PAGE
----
Losing one’s mother can be truly devastating to an entire family’s well-being. A local immigration organizer in Laurel, Mississippi states, “The father is important. If a father is deported, it’s hard. But if the mother is deported, sometimes she has to take her kids. Imagine the effect this has on the children. They don’t know the language, the customs. It’s cruel.”  David Gonzalez, a freshman in college in aerospace engineering, just recently lost his mother to deportation. After returning to Mexico to visit her father who was dying, his mother was not allowed to return to the U.S. They have been apart for more than three years. Gonzalez lamented, “With my mother not being around, my family is separated. I have my brother — my little twelve-year-old brother — he’s living with some relatives, my sister is living with her friend. It’s just hard living with our family not being together.”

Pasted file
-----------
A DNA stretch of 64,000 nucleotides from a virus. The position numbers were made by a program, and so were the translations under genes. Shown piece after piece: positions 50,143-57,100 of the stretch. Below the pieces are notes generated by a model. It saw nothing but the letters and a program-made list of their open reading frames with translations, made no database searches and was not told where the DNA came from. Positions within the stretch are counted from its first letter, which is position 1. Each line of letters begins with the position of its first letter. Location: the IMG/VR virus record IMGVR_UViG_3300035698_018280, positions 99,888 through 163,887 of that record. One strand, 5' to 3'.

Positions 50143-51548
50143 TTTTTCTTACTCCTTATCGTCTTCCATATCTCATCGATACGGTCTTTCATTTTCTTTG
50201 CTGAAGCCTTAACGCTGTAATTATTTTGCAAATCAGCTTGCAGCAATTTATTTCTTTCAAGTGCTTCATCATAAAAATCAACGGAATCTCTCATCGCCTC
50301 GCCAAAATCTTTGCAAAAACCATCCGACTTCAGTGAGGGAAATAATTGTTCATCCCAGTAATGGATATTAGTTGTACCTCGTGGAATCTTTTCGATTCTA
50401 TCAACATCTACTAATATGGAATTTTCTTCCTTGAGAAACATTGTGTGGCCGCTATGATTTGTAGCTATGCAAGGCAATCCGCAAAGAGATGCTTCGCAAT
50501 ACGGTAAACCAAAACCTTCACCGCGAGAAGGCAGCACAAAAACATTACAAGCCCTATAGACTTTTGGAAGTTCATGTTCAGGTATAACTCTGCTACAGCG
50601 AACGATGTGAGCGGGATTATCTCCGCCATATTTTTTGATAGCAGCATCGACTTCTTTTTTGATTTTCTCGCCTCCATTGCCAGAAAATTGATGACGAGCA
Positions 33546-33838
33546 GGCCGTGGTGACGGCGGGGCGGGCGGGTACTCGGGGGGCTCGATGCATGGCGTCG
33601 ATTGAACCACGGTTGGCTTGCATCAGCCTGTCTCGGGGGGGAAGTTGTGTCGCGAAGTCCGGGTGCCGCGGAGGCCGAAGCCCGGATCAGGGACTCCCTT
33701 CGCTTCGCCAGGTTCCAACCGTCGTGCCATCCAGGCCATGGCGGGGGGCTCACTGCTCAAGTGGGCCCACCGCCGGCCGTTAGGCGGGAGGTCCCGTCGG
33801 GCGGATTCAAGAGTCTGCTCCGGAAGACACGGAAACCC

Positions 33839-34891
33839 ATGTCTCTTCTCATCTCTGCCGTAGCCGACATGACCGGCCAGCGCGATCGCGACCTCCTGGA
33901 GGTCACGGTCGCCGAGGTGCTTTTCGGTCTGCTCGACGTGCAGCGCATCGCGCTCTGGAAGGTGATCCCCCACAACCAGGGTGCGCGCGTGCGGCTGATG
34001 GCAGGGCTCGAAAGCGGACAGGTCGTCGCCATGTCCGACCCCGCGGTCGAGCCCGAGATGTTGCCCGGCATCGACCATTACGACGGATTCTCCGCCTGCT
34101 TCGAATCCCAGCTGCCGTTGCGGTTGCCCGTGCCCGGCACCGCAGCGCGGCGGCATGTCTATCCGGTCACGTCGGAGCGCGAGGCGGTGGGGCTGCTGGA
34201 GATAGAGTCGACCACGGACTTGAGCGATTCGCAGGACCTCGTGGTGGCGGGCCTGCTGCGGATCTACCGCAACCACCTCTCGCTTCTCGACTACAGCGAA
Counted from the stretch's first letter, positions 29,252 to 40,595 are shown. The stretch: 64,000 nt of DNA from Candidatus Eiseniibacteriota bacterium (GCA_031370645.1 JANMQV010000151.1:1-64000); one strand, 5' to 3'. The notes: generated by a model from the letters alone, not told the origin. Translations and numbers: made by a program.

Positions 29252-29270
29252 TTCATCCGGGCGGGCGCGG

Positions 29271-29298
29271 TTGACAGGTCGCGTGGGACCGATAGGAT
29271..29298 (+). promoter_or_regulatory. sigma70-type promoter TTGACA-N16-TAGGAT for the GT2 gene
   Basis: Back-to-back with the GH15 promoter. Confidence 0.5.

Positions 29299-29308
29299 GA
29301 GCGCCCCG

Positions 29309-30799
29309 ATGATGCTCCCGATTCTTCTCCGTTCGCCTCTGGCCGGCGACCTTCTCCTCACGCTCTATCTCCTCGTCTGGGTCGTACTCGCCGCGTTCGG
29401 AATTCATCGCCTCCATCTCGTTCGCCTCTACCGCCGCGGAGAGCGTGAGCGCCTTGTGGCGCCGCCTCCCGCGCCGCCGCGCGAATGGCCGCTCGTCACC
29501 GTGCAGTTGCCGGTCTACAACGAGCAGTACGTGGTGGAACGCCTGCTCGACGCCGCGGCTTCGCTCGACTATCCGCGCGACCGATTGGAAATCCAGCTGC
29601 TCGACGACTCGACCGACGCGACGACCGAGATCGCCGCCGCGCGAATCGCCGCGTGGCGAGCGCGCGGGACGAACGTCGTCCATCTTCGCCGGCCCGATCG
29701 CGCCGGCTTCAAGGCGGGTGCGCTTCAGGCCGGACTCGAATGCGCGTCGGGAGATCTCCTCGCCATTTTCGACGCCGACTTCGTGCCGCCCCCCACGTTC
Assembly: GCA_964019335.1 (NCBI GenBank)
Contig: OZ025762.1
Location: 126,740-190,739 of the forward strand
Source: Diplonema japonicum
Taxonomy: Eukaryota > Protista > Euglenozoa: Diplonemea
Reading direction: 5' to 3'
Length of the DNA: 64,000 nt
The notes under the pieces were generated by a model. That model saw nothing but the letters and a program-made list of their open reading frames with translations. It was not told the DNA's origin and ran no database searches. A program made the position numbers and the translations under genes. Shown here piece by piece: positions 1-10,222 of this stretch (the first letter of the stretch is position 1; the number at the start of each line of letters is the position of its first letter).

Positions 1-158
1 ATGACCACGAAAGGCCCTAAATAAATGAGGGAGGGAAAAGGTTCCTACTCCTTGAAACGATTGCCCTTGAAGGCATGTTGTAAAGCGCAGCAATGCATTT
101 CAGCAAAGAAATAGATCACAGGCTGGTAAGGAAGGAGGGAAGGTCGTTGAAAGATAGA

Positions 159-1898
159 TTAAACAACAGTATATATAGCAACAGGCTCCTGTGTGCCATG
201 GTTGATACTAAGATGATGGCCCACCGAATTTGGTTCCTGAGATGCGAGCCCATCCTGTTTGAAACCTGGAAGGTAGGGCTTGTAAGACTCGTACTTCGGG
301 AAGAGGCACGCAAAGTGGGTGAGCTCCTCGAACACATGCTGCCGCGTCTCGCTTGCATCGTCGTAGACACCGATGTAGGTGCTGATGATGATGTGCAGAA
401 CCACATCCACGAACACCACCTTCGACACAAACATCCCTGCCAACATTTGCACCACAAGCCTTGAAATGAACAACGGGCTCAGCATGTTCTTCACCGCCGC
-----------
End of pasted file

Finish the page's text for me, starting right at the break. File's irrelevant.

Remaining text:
There are some hopeful stories, too. Jorge Narvaez was happily reunited this week with his mother, Esther Alvarado, who crossed the border from Mexico as undocumented in the 1980’s. Navarez, a legal US citizen, has been fighting for seven years to get his mother back to the US, and even went so far as waging a campaign on Youtube, performing a sweet musical tribute to his mother along with one of his daughters, singing a song called “Home.”  It went viral, and Navarez ended up on the Ellen De Generes Show advocating for his mother’s return. Last month, in April, his mother, along with a group of women, surrendered to U.S. Border Patrol Agents, requested asylum and was detained. Alvarado who is currently released on bail in San Diego as she awaits her court date, calls her return to her family, an early Mother’s Day present. You can watch the reunion here.